In case you might have missed it, there is currently a brouhaha in the NBA (National Basketball Association) over a tweet Houston Rockets’ GM Daryl Morey posted on October 4, 2019. In it was an image with a caption which read: “Fight for Freedom. Stand with Hong Kong.” Let me repeat: there is currently a brouhaha in the NBA (National Basketball Association) over a tweet Houston Rockets GM Daryl Morey posted on October 4, 2019. In it was an image with a caption which read: “Fight for Freedom. Stand with Hong Kong.” You read that correctly. These are sensitive times in which we live, am I right?
As Lee Corso might say, “not so fast, my friend.”
You see, the NBA does big business in China, and the Chinese are notoriously persnickety when it comes to outside criticism, or any other form of criticism for that matter. As a result, whether bots or paid troll mobs did so, criticism rained down on Morey and the NBA from China, the Chinese, and Chinese apologists. So much so, Morey, the NBA, and numerous star athletes in the NBA have either apologized for the tweet or expressed some form of solidarity, real or implied, with Beijing.
Not surprisingly, numerous outlets (and individuals) have heaped scorn on those whom they deem have appeased and/or overlooked Chinese aggression due to the NBA’s presumed greed. The optics being those that stand to make the most money by keeping the Chinese government happy have ‘folded like a tent’ to keep the money flowing. It is unseemly to place greater importance on profit than the personal liberties of the Hong Kongese.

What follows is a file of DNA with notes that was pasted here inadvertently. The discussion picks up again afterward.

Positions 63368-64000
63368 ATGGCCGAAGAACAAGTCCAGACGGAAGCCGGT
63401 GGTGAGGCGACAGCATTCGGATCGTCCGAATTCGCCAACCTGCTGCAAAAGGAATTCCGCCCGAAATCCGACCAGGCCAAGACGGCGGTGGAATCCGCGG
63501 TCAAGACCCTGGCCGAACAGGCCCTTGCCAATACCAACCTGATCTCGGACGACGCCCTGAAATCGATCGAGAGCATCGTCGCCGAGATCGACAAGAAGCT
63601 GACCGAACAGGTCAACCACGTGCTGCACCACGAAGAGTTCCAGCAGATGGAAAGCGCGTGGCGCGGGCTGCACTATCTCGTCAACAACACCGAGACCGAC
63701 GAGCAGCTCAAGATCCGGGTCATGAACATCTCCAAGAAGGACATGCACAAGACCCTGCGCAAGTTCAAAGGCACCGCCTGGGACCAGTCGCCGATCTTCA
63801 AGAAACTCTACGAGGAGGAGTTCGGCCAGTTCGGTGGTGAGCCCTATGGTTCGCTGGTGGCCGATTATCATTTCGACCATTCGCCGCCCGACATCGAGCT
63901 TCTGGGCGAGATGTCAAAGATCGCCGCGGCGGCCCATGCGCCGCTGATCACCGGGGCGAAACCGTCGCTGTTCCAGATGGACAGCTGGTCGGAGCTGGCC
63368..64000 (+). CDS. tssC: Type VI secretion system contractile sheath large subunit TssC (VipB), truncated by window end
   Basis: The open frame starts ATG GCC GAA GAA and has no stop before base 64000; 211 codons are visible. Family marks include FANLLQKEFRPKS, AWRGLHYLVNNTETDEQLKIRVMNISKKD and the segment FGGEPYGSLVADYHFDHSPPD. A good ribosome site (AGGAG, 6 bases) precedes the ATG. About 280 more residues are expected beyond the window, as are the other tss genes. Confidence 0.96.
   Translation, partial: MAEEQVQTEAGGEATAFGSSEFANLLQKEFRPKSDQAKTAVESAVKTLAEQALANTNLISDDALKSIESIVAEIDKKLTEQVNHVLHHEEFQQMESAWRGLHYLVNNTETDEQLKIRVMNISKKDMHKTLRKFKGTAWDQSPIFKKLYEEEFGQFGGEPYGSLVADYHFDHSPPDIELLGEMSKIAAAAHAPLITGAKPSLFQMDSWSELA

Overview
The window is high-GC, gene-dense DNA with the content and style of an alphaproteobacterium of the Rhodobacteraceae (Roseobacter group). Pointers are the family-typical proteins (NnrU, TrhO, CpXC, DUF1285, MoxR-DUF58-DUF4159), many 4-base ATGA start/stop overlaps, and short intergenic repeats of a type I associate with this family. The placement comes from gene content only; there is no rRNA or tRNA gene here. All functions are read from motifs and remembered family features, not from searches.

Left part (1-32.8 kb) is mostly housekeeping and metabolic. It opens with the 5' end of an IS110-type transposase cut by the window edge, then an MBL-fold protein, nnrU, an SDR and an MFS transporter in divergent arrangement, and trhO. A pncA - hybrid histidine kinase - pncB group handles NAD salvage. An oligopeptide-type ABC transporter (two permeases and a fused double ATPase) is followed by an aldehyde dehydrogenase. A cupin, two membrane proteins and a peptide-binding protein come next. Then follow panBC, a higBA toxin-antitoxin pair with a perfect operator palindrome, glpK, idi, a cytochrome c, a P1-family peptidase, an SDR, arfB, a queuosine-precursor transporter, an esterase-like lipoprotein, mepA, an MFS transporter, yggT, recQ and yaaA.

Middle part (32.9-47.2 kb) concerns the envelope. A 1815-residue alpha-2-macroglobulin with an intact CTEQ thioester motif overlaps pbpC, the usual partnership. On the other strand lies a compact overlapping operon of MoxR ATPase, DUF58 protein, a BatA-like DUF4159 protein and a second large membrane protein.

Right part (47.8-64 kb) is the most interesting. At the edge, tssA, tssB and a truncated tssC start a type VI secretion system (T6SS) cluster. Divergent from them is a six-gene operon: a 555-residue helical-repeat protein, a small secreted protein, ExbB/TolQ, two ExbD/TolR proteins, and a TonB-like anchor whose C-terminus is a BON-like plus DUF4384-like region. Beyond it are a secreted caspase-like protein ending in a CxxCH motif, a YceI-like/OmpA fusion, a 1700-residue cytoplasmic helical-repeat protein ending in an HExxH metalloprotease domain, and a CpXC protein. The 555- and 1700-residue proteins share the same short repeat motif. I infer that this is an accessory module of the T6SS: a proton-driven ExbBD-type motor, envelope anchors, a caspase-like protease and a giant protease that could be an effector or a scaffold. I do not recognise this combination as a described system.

To be sure, it would seem so, or one would hope it to be thus. Then, there is the core issue for most Americans: who is the [heck] is Daryl Morey and why does anyone really care what he thinks about the protests in Hong Kong, or anything else for that matter? Seriously. Prior to this, I would not have been able to give you the name of the Rockets’ GM without looking it up even if my life depended on it. I would have told you: “Not a chance. I would like a bucket of fried chicken and a bag of Cheetos for my last meal, if that sort of thing is permissible.”
So, why do the Chinese care so much? To quote Lord Tennyson: “Theirs not to make reply, Theirs not to reason why, Theirs but to do and die.” In contemporary parlance you might say it doesn’t matter, they do. In business terms, you could also say: “the customer is ALWAYS right, even when they aren’t.” There you have it.
Personally, I don’t watch the NBA very much, no more than maybe, maybe, an hour a season. That includes all games and all teams. I don’t care a fig about the Houston Rockets, and only know James Harden is on the team because he makes a lot of headlines on ESPN. In truth, the NBA could vanish tomorrow and it wouldn’t impact my life in the slightest. So, I don’t care what the GM of the Rockets says about Hong Kong. I am ambivalent about all things Adam Silver, the NBA commissioner. The political opinions of any professional athlete are of miniscule importance to me. I don’t have a dog in this particular hunt. The list, my list, goes on and on.
However, and this is where the rubber meets the road, if you want to do business in a particular country and/or culture, it is in your best interest to adhere to the local mores. If you upset the local powers that be, be prepared to accept the consequences. If you are either unwilling or unable to do these things, by all means, make the business decision to exit that market. While the devil is always in the details, it really is that simple.